Growing up, I definitely fit the label of the traditionally creative albeit slightly nerdy kid with a soft spot for the arts. I loved to draw, was great at languages, keen to get crafty, and hopeful for a career in writing. The only time I dabbled in programming was when I tried to get an updated version of my DIY website up and running in order to share my teenage musings with the world. At university, I studied social sciences, kept writing, started editing, and happily stuck with what some might refer to as the softer side of science for the time being.
All of this changed two years ago when I started my graduate studies. There, I had the choice to stay where I was fairly comfortable and quite content, or to push myself straight out of my comfort zone into the arms of what’s known as computational social science: the application of programming to the study of social phenomena. Since I was determined to learn as much as possible (and get my money’s worth while I was at it — an Oxford degree doesn’t exactly come cheap), I decided to embrace the exhilarating and slightly scary opportunity to start all over again. Diving headfirst into the wondrous field of data science, I started to program, and ended up spending a good chunk of my nine-month course in bed fixing bugs and collecting data. Since then, I haven’t really stopped learning. I’m now at a point where I’m pretty confident in my skills and where they can take me.
This doesn’t mean that I’ve had a change of heart — I’m no less creative than I used to be, though, admittedly, maybe slightly nerdier. But learning to program has nevertheless changed my life in a number of ways that I never expected when I first started writing clumsy code.
1. I learned that code is creative
Programming, to me, is just another way to creatively express myself. It’s the perfect mix of left-brain and right-brain activity. First, you can let your imagination go wild to figure out what it is that you want to build. Next, you have to stop to figure out how to actually get there, breaking down your idea into simple, logical steps that you can execute one after the other. Writing code is not that different from creating a piece of art, or writing a story — you’re just a little more restrained by the limits of logic.
And just like great writing, brevity and precision always trump rambling. There’s a certain beauty in getting your code to run on shaky legs (the first draft), and a lot of satisfaction in making it run faster and easier to read (the editing process). Programming keeps me up at night in the same way that working on a great idea for a new piece of collage art does. Whether I’m gluing together paper on my bedroom floor or frantically typing code in my pajamas, I find myself in the same zone.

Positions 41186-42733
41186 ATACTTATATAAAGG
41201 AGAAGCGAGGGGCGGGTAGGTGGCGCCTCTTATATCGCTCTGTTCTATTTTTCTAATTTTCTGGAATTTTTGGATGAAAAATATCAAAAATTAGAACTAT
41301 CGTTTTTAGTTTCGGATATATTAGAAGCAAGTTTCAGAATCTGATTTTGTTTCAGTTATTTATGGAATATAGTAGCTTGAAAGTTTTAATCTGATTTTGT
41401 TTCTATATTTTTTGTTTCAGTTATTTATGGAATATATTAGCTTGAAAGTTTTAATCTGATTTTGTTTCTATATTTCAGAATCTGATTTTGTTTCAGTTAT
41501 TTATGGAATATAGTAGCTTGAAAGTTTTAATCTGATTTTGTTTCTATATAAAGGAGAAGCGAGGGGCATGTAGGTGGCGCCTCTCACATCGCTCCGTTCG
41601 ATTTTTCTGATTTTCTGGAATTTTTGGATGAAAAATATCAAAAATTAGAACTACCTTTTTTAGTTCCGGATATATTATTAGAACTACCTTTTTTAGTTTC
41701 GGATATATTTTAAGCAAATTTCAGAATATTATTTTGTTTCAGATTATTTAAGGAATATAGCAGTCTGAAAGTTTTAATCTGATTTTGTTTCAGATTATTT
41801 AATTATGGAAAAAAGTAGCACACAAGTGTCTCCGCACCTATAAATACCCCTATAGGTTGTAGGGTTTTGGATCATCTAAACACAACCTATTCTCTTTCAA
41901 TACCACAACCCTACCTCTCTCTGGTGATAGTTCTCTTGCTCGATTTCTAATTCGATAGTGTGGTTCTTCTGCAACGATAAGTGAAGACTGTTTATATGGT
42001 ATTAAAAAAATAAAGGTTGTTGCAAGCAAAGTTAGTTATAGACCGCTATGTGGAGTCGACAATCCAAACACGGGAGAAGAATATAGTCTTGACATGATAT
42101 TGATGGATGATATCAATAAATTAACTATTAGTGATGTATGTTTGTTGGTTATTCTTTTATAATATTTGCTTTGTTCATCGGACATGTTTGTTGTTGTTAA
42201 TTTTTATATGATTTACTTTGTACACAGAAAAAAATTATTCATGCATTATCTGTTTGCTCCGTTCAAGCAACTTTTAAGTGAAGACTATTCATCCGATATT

2. It’s a blessing for my personal toolkit
I’m a doer; I don’t like coming up with ideas that I can’t implement, or that I can’t teach myself how to implement, or, at the very least, understand how they can be implemented. Knowing how to program is a blessing for anyone who feels the same. It not only enables you to do some seriously cool stuff, but it also opens up your mind to what is possible. No longer do I only have pen & paper and words at my disposal to make ideas happen. I now have the potential to build apps and programs and websites if I want to.
There’s something very empowering in having all of this knowledge at my fingertips, just a few hours (or several weekends) of hard work away. Programming has given me a very practical confidence I was lacking before in my mostly analog and textual creative pursuits. Any idea I have in future I can probably make work — and that feels pretty damn nice.
3. The joy of instant gratification
Admittedly, I can’t say that my programming habits are always healthy. Sometimes, fixing a stubborn bug makes you despair and bite your nails until there’s not much left of them — I have pretty much given up nail polish since I started programming. But when you get your code to run for the first time, the instant gratification is real. I’m still fairly new to this feeling. With most of the things I like to spend my time on, there’s no right or wrong way, and you can keep chipping away at it until you go mad. Sure, code can always be more aesthetically pleasing (and I’m the first to admit I’m not the sleekest programmer around) but if it runs, and if it runs within a reasonable amount of time, you’ve passed the test.
It’s satisfying and you feel oddly at peace for a little bit until the next challenge pops up. Getting it right and quietly whispering “yes!” to yourself in the corner is an addictive feeling I never knew I was missing out on. Programming reminds me of translating a foreign language — the end product can always be a little nicer and maybe you don’t know the perfect phrase yet, but once it works, it works, and you’ve temporarily succeeded. Little successes like that are good for the soul.